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Bring on Bonnaroo! 

Seventh-annual music festival boasts some big names

The small town of Manchester, Tenn., is about to get a whole lot bigger. From June 14-17, the city with a population of just more than 8,000 will swell to 100,000 as the Bonnaroo Music Festival swarms on to a 700-acre farm.

With an artist list of approximately 100 bands, it's no surprise that the event has become one of the largest of its kind in the country since its inception in 2002.

Among those acts scheduled to appear this year are The Police, Tool, The White Stripes, Ben Harper, The Flaming Lips, Ratdog, The Roots, Wolfmother, Feist, Kings of Leon, Old Crow Medicine Show, Keller Williams, John Butler Trio, Wilco, Clutch and a whole heck of a lot more. There are also comedians such as Lewis Black, Dave Atell and David Cross.

A large part of the festival also involves camping. Why travel back and forth to the grounds when you can sleep there and enjoy the event 24/7? The music usually runs from noon until around 2 or 3 a.m. -- it starts later on Thursday and ends earlier on Sunday.

The Police, who recently reunited for its first tour in 21 years, have a Bonnaroo veteran in drummer Stuart Copeland. Copeland performed at last year's festival with the Les Claypool helmed project Oysterhead.

"We played for two hours and a lot of it seemed like we were completely lost," Copeland said of the performance during a recent conference call. "The audience likes that it's not polished. That is a whole different stage ethic, which is pretty much the opposite of The Police thing."

He's hoping he can convince bandmates Andy Summers and Sting to change things up, hinting the band would involve more improvisation at the festival.

"What Police is doing at Bonnaroo, I don't know," Copeland said. "I'm looking forward to it because I think it's going to be a completely different Police show from any of the other shows on the tour, because Bonnaroo is a very different kind of gig. I've almost got Sting and Andy convinced -- we're going to go on stage at Bonnaroo and we're going to play five songs for half-an-hour each. Bonnaroo is a jam-band culture. Oysterhead had a great time at Bonnaroo just making it up as we went along.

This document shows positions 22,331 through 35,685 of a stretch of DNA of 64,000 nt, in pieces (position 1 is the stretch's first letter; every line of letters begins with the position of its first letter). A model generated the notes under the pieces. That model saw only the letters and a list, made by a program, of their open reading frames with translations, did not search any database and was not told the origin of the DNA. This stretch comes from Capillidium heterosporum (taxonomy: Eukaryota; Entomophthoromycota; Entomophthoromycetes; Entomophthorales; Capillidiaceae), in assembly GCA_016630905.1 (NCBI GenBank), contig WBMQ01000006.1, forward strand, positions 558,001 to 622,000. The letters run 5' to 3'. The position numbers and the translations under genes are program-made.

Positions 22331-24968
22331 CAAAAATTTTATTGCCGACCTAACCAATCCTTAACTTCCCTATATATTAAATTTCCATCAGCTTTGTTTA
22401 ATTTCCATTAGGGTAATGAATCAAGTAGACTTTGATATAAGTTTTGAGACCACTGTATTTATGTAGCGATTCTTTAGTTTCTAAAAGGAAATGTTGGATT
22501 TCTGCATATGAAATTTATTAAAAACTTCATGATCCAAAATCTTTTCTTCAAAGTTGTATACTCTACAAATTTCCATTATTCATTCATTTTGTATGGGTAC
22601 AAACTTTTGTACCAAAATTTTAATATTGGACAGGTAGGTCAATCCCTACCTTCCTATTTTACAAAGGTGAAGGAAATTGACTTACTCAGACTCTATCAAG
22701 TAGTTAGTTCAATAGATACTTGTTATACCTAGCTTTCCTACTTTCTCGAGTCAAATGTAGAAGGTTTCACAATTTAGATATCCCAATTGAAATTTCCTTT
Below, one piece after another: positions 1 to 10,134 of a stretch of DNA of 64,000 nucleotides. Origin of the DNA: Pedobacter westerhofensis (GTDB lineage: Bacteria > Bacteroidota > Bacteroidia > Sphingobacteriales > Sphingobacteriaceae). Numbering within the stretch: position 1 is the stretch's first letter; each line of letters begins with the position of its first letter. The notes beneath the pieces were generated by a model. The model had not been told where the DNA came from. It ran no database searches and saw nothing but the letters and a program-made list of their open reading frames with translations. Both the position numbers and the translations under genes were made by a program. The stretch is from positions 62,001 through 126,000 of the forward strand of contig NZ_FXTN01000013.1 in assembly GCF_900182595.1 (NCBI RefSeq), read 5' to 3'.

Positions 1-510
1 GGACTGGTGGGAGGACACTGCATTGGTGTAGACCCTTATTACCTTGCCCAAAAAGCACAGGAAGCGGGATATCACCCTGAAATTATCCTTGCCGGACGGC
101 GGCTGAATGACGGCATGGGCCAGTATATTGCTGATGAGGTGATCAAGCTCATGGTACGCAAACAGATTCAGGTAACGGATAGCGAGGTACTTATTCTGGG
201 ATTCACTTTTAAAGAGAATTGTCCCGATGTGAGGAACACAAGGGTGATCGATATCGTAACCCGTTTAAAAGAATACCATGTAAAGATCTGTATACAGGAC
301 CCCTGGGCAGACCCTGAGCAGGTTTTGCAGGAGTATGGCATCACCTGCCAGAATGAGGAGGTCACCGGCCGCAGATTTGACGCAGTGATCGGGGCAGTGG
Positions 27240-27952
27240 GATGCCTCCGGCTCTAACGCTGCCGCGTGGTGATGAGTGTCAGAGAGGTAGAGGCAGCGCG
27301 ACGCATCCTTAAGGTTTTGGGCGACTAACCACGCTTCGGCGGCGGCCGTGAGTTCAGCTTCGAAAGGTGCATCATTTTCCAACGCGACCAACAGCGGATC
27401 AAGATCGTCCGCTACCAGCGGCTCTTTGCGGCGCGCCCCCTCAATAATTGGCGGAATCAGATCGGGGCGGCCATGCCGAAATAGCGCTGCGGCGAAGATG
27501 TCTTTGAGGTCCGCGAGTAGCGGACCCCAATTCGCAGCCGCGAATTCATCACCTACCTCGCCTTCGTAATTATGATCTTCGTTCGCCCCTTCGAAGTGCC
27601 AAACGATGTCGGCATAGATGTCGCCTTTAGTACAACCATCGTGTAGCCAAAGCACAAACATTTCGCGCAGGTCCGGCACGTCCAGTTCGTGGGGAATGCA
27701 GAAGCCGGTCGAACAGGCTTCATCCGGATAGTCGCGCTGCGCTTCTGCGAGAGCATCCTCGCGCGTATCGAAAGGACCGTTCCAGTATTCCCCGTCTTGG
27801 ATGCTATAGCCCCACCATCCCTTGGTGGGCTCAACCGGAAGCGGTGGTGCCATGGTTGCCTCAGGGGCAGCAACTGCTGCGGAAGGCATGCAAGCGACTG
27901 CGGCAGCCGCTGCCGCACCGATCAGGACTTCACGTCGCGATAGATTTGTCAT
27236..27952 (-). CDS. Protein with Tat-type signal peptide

"The Police are going to play a completely different kind of show at Bonnaroo if I have anything to do with it."

Copeland isn't the only one returning. Comedian Black is also back from last year. Known for his angered routines and segments on The Daily Show, Black said he's glad to be back at Bonnaroo.

"The first time, I wasn't sure what it was going to be like," Black said. "I was just kind of overwhelmed. I hadn't seen anything like that for years. I used to do what those kids do -- stand in line and hang out. I think there's something comic about me being older and sitting on a bus before I go out. And I need a more private bathroom facility."

Black noted that he enjoys getting to see some of the bands that are performing while he's at the festival, such as Gov't Mule and The Police. "The Police are there and I don't have to go scrounge a ticket for a show in New York," Black said. "It's pretty phenomenal."

Of course, some of the fans will also be happy that the comedy acts will take place in an air-conditioned tent instead of outside in the Tennessee heat.

Making their third Bonnaroo appearance this year will be Tennessee-natives Kings of Leon, who is currently out on tour supporting its recently released third album, Because of the Times. Drummer Nathan Followill attended last year's festival, but only as a spectator.

"It's great to play at a festival that's so close to your house," he said. "You have the luxury of feeling like you're at home, but also in the festival environment. Bonnaroo is great for having a band go up there at 1 a.m. and blow your mind for three hours."

When asked what attendees should bring, Followill suggested, "Take sunblock. Take water. Take two-ply toilet paper. Take Xanax to help you come down."

Bonnaroo Music Festival is held in Manchester, Tenn., from June 14-17. Tickets for all four days are $214.50. For more information, log on to www.bonnaroo.com.

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  • On Saturday, Oct. 21, hundreds gathered at Camp North End on Statesville Avenue for Charlotte's first black alternative music festival. We captured some of the bands in action on stage, but mostly we surveyed the grounds as fans, families, vendors and more lounged around the sprawling, colorful Camp North End site. It was a great day of music, food, fun, and sweet, autumn sunshine. (Photos by Mark Kemp)
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